Reaper – Unholy Nordic Noise Review

As a recovering religious fundamentalist, I’ve had to spend a lot of time undoing the damage that resulted from expending an enormous amount of energy and effort to control my so-called “earthly” desires. My super-ego mercilessly brutalized my id during the first decades of my life, and it’s taken years of learning for me to be able to say “yes” to this life instead of saying “yes” to some other life that will most likely never come. Metal music has no doubt played an important role in my re-id-ification, and there’s something about the pure evil and debauchery of blackened speed/thrash metal in particular that breathes life into my shriveled instinctual drives. It’s no coincidence that Bewitcher’s latest ended last year as one of my most played and most highly ranked records, and I reminisced about my time spent under that witching cross as I signed up to hear some Unholy Nordic Noise from Sweden’s Reaper.

Metal Archives lists ten bands that go by this name, but the metal realm’s equivalent of The Citadel of Westeros and the rest of the interwebz together yield precious little information about Sweden’s version of Reaper. Composed and audibly spewed forth by drummer and bassist Duca the Impaler and penis-flattening demon guitarist Ityphallic Flaggelator, Unholy Nordic Noise is the answer to the question, “What would it sound like if you mixed self-titled-era Bathory, Morbid Tales-era Celtic Frost, and Show No Mercy-era Slayer with D-beat?” Not counting the thematically ominous bookends of “Intro” and “Outro,” the victim of today’s record will be treated to 26 minutes of OG black metal that rumbles like Swedeath while “the orkish vokills spill gism all over one’s sanity and safety.”1 Both members are credited with “vokill” duty, so I’m not sure whether to praise Mr. Flaggelator or Mr. the Impaler for the demonically croaked primary delivery, but either way, it’s disturbing AF.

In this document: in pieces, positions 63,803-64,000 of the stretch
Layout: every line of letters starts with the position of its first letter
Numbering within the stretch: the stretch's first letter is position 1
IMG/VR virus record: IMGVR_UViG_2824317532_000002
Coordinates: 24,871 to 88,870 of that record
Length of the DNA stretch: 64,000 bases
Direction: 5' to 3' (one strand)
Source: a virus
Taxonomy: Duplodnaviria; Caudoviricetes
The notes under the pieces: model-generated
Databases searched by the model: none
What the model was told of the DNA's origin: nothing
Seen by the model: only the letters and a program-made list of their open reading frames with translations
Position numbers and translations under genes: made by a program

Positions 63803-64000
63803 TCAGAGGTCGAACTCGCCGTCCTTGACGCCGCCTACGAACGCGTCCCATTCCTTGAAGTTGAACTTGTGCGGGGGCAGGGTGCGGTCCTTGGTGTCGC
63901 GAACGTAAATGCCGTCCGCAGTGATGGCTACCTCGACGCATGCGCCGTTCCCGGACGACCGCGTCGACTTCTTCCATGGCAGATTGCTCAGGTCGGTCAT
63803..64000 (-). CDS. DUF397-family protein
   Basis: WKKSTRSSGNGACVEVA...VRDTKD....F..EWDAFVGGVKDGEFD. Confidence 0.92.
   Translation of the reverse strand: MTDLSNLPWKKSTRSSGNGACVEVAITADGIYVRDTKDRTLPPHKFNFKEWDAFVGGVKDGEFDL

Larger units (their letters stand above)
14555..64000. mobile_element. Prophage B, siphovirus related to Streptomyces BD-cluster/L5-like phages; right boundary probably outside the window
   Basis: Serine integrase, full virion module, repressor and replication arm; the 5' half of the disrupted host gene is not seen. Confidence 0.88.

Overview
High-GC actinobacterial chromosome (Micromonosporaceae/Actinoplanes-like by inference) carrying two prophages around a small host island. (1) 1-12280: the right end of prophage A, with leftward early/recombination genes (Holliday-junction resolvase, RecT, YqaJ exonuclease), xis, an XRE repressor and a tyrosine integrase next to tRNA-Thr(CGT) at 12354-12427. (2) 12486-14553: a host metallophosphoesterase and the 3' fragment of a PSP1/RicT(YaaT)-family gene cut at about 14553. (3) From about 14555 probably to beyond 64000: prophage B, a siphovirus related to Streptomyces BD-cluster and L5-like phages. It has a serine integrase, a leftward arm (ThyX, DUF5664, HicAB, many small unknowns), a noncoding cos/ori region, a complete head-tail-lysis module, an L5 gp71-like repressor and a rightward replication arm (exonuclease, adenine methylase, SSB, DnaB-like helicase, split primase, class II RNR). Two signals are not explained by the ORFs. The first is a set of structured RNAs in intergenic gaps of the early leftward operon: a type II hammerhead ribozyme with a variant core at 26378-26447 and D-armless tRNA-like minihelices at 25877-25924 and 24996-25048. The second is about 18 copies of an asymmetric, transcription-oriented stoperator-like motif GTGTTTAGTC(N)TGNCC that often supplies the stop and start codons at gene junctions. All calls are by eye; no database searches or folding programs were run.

Embedded “Horn of Hades” provides a nice sampling of what you can expect from Reaper as its Slayer-esque intro gives way to a maniacal first wave black metal assault with an eerie lead that backs the rhythm and those horrendously great vocal ejaculations. “Severing the Tentacles of Faith” and “The Birth of War” are Motörhead-approved NWoBHM burners while “Order of the Beelzebub” and “De Krälande Maskarnas Kör” are driven by riffs that would fit nicely on Like an Everflowing Stream, and the whole package works nicely together. “Ravenous Storm of Piss” sounds like a title that I might give to a particularly bad call at my day job, but it’s a gnarly 80-second track that appears on and shares its name with Reaper’s EP that was released last year.

Iron Bonehead is not known for releasing records with stunning production values, and Unholy Nordic Noise is no different. But this fact doesn’t harm the release as much as you might think. The vocals are a bit loud in the mix, but otherwise the dirty sound suits the music contained within quite well. The album benefits from the short runtime as the songs can tend to blend together as many share similar rhythms and melodies. Another song or two would have emphasized this repetitiveness and potentially burdened the listener, but thank the Beelzebubs, no such thing occurred. Whoever is responsible for the vocals here deserves a trophy. There’s something about the seemingly indifferent delivery and diabolical cadence that really boosts the impact of the material, and I’ve found myself croaking along as I remember the day I was “baptized in molten lead” as I completed the “severing of the tentacles of faith” in my life.

Uniformity of sound and some small production issues hold Unholy Nordic Noise back from the greatness achieved by the likes of Bewitcher, but I don’t see fans of early black/speed metal regretting a single moment of the 29 found here. Reaper has captured the lightning of 1983 and 1984 in a bottle, and as you drink it, do this in remembrance of Bathory.

Rating: 3.0/5.0
DR: 7 | Format Reviewed: 320 kbps mp3
Label: Iron Bonehead Productions
Releases Worldwide: January 31st, 2020

Show 1 footnote

  1. I want to write promo blurbs when I grow up.
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